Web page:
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Epstein Teen Sex Case Documents May Be Opened by Court

March 6, 2019, 11:26 PM

A federal appeals court March 6 signaled it may move to unseal documents that could shed new light on the teen sex trafficking case against Miami hedge fund manager Jeffrey Epstein and Labor Secretary Alexander Acosta’s role in Epstein’s controversial plea deal.

The documents were filed in a Manhattan federal defamation lawsuit by Virginia Giuffre, one of Epstein’s alleged victims, against British socialite Ghislaine Maxwell. Giuffre alleges Maxwell and Epstein recruited her into a forced sex ring at Epstein’s home in Florida when Giuffre was a minor. She sued Maxwell for defamation after Maxwell accused Giuffre of lying. The case was eventually settled, but the Miami Herald intervened to ask the court to unseal a wide range of deposition testimony and other documents related to the claims.

A three-judge panel in the U.S. Court of Appeals for the Second Circuit seemed to favor lawyers’ request that it order a district court judge to go through some 167 sealed documents to decide whether all or parts of the documents should be made publicly available. That includes deposition testimony, motions, exhibits, and court decisions in the defamation case, which turned on whether Giuffre’s allegations are true.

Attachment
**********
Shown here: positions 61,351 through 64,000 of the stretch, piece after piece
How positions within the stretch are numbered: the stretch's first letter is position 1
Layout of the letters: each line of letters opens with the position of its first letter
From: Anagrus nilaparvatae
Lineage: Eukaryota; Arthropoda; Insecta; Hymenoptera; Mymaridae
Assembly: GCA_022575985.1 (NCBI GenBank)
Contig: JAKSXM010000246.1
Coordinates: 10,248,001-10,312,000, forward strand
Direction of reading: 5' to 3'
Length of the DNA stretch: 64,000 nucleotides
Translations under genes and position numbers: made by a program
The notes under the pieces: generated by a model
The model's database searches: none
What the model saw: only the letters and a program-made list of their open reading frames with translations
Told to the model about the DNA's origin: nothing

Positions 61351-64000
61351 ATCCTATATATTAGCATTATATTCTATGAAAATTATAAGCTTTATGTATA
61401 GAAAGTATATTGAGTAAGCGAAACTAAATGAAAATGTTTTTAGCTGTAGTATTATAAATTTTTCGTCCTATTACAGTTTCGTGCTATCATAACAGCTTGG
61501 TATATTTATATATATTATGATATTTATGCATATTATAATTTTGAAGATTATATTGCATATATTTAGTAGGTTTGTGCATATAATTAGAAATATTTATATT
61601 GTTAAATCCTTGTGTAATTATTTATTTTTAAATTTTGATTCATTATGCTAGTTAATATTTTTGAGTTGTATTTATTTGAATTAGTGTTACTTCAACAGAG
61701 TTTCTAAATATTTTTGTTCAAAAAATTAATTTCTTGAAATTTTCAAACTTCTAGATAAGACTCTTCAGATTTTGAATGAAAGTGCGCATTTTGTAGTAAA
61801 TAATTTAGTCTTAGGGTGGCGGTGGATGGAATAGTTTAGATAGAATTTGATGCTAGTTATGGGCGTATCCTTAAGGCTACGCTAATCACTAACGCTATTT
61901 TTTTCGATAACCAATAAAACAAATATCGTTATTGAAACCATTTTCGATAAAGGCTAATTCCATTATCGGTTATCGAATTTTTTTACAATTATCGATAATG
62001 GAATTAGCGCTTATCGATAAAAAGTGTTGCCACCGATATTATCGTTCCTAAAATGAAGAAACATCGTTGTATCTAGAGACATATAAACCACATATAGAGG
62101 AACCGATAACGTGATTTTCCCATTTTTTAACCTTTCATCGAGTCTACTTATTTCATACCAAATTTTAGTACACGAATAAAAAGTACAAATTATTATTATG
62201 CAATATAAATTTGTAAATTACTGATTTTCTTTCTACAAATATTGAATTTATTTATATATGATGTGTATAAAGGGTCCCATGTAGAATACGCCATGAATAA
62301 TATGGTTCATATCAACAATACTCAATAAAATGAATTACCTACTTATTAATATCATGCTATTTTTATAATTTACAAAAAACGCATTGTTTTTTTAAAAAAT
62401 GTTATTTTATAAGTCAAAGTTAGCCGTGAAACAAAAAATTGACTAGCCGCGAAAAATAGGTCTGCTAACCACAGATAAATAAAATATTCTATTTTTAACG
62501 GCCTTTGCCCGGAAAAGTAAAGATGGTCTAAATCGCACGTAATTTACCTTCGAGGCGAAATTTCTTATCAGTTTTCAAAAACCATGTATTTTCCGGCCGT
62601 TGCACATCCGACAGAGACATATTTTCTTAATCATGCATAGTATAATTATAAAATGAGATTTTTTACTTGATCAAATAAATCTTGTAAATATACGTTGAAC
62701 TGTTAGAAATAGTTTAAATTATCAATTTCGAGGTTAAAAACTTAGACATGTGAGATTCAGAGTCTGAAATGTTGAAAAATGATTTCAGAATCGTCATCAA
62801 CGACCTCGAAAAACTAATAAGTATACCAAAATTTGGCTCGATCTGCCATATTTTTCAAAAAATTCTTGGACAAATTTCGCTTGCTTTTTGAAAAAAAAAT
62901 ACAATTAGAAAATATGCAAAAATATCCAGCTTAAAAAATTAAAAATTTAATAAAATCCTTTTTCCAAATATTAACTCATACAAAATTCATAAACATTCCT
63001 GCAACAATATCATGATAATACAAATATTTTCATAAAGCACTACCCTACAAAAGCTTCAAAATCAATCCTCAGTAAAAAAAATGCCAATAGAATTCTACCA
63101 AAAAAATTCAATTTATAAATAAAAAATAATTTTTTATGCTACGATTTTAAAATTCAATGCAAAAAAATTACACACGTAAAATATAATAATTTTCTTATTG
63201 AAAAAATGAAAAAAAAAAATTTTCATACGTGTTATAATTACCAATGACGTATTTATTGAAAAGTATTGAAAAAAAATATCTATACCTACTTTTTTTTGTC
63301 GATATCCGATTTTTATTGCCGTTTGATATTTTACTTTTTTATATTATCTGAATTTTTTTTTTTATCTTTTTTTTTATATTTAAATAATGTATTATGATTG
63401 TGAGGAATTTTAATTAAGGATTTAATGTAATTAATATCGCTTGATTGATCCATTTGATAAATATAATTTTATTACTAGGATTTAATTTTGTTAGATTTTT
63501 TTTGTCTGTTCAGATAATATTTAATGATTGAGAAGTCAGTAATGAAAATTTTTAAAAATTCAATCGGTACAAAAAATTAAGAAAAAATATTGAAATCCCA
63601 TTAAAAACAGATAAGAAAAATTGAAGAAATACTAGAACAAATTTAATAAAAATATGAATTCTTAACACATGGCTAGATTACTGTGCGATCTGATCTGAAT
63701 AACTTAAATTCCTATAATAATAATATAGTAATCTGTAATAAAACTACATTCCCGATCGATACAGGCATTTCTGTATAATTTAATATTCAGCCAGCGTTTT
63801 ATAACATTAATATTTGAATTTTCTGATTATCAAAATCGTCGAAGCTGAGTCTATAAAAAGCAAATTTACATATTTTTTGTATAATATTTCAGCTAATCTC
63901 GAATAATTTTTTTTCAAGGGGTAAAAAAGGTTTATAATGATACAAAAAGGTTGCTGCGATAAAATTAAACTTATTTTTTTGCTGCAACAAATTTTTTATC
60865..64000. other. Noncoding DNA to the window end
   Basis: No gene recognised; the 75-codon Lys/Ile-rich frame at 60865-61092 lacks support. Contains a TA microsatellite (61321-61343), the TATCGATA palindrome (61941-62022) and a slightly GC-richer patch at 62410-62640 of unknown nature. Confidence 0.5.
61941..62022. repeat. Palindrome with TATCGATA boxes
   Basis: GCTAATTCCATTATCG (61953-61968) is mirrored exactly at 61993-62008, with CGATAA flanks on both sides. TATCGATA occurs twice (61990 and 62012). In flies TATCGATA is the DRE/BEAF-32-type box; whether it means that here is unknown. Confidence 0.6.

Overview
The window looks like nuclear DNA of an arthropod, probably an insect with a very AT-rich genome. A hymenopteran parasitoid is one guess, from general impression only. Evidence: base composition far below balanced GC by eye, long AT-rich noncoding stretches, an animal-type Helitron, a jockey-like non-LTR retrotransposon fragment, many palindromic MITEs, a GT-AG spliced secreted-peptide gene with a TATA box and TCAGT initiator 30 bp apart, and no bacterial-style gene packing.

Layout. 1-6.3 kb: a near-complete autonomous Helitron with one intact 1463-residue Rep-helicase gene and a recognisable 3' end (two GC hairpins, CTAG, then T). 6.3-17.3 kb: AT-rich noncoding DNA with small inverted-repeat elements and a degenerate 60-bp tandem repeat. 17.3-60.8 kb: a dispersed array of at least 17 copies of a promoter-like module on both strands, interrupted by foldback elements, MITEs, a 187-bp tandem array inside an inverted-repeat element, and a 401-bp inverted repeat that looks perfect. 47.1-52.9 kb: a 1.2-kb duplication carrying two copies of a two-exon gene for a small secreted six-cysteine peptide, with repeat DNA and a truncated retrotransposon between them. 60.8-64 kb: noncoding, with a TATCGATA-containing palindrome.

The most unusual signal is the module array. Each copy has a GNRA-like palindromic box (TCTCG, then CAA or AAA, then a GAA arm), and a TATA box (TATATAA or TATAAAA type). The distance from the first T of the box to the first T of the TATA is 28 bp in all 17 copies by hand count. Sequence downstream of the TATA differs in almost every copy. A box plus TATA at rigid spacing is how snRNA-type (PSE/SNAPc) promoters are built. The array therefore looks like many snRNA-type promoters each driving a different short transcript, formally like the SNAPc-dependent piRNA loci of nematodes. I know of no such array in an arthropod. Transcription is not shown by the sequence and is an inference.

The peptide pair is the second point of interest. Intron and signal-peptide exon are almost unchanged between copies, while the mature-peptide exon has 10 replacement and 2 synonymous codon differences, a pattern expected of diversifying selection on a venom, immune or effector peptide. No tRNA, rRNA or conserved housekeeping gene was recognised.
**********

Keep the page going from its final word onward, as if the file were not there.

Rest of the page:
“The presumption has to be of openness, that the material should be made available to the public,” Judge Jose Cabranes said at a hearing March 6.

Acosta has been under fire since a November Herald report detailed the accusations against Epstein. The former U.S. Attorney for the Southern District of Florida helped hatch a plea deal that allowed the well-connected hedge fund mogul to avoid conviction on the most serious charges. Epstein eventually pleaded guilty to two counts of soliciting a prostitute and served 13 months in a state prison.

The documents could offer new insight into the allegations against Epstein by unsealing the documents, including what Acosta and other prosecutors knew when they agreed to the plea deal. Those prosecutors have repeatedly said they got the best result possible in what was a difficult case involving some victims who didn’t want to cooperate and federal charges that required proof of movement across state lines.

A handful of Democrats in Congress and some progressive groups have been calling for Acosta to resign since a federal judge in Miami ruled Feb. 21 that prosecutors broke the law by not telling some of Epstein’s alleged victims about the deal until it was done. The Justice Department last month announced it was launching a probe into the situation. Epstein’s accusers are expected Friday to ask the Miami judge to tear up Epstein’s plea deal.

Acosta has said through a DOL spokeswoman that he welcomes the new investigation and stands by his work as a federal prosecutor. The spokeswoman said the Justice Department has backed Acosta’s actions through three administrations.

White House Support